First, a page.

In regards to looking at induction in relation to Trivia Crack, I asked myself two things:
How does trivia crack gain users? And how does it get them to stick around?
It essentially comes down to marketing, and how the game presents itself. for instance, the user interfaces, pretty icons and drawings. The whole design is very user-friendly and makes the quiz look fun to play with (Wang, 2016). They have created the game and the graphics to appeal to an audience of all ages. Trivia is a fun thing that people of all ages enjoy, but the game is also marketed as an educational tool for children, which helps it spread popularity even more.
As marketed by Trivia Crack themselves, they describe it as “The amazing quiz game that lets you test your knowledge and challenge your friends to see who is the smartest”. They add in the appeal of being able to play with your friends, and see who is the smartest, once again creating a challenge. And everyone likes a good challenge, don’t they?
Now, after you’ve gotten past the initial face level appeal, how does it get its users to stick around and keep playing?
Well, there’s many reasons for this, and they can vary from person to person. This can be connected back to monetisation, by saying that the paid incentives and microtransactions can become addicting, causing players to keep on playing. You could also say that the game is just so good you don’t want to stop playing, among many other reasons.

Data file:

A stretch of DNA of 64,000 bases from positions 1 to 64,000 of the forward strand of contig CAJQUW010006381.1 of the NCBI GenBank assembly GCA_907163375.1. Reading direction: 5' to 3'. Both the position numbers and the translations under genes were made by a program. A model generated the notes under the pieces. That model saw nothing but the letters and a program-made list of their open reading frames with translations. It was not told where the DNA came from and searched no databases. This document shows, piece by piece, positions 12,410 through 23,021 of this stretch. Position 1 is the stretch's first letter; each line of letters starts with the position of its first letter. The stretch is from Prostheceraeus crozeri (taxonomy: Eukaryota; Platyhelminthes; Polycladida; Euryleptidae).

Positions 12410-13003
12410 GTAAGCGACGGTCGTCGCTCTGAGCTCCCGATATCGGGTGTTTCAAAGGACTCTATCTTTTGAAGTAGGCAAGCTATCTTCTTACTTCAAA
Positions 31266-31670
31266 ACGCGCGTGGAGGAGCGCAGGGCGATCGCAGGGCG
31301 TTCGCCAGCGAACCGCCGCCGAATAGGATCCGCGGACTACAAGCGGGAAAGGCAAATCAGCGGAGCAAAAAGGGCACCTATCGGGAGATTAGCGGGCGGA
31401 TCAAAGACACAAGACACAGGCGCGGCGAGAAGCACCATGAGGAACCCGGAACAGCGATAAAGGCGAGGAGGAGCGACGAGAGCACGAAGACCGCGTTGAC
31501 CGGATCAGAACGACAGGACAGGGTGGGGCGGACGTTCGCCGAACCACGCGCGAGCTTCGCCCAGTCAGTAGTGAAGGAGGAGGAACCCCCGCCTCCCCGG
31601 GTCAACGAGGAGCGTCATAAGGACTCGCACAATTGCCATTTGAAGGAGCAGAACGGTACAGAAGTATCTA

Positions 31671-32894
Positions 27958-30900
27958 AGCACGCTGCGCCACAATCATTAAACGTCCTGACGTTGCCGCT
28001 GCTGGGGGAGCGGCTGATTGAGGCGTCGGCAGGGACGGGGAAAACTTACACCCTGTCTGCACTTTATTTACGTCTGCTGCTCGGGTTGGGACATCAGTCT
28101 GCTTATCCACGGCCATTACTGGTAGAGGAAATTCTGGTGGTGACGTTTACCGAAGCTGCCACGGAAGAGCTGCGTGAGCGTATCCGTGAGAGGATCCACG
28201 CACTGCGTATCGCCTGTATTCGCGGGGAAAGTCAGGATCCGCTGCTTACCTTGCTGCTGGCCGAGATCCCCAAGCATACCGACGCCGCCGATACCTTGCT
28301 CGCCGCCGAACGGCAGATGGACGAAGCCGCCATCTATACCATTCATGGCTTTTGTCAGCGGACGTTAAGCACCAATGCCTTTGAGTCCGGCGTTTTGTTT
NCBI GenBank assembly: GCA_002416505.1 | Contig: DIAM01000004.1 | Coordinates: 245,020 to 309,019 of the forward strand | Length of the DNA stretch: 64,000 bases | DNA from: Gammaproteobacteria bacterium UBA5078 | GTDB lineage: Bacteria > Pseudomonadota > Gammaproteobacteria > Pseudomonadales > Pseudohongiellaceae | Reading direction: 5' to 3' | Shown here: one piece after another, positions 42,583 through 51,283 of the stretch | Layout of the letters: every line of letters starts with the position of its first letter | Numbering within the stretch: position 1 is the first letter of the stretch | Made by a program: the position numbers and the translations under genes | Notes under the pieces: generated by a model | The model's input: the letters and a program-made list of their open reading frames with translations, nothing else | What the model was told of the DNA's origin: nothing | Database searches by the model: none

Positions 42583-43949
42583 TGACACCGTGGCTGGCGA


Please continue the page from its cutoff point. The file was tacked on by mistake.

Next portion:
Through my autoethnographic approach to playing the game, I was able to answer this question for myself. Like many games do to users, I found the game addictive. Versing your friends back and forth, you feel inclined to finish the game- you want to! It’s fun, you feel powerful if you win, and getting questions right makes you feel smart. Yes- they’re only simple trivia questions, but getting them right, or winning the whole game, makes you feel like one very smart cookie.
Last of all, we have the audience. In particular, who are the questions for exactly?
Are the questions based on location? Are there a lot of questions about other countries which are hard to answer? Or too many questions about Australia?
I know that when I played, I would receive way more questions about Australia than I would on any other country. I wouldn’t say I got any hard questions concerning other countries, since I barely got questions about other countries in general.
As most of us realise without thinking about it too much, most online platforms we use know way too much of our personal information. In an article by Time, it explains how Trivia Crack gives you questions based on your location.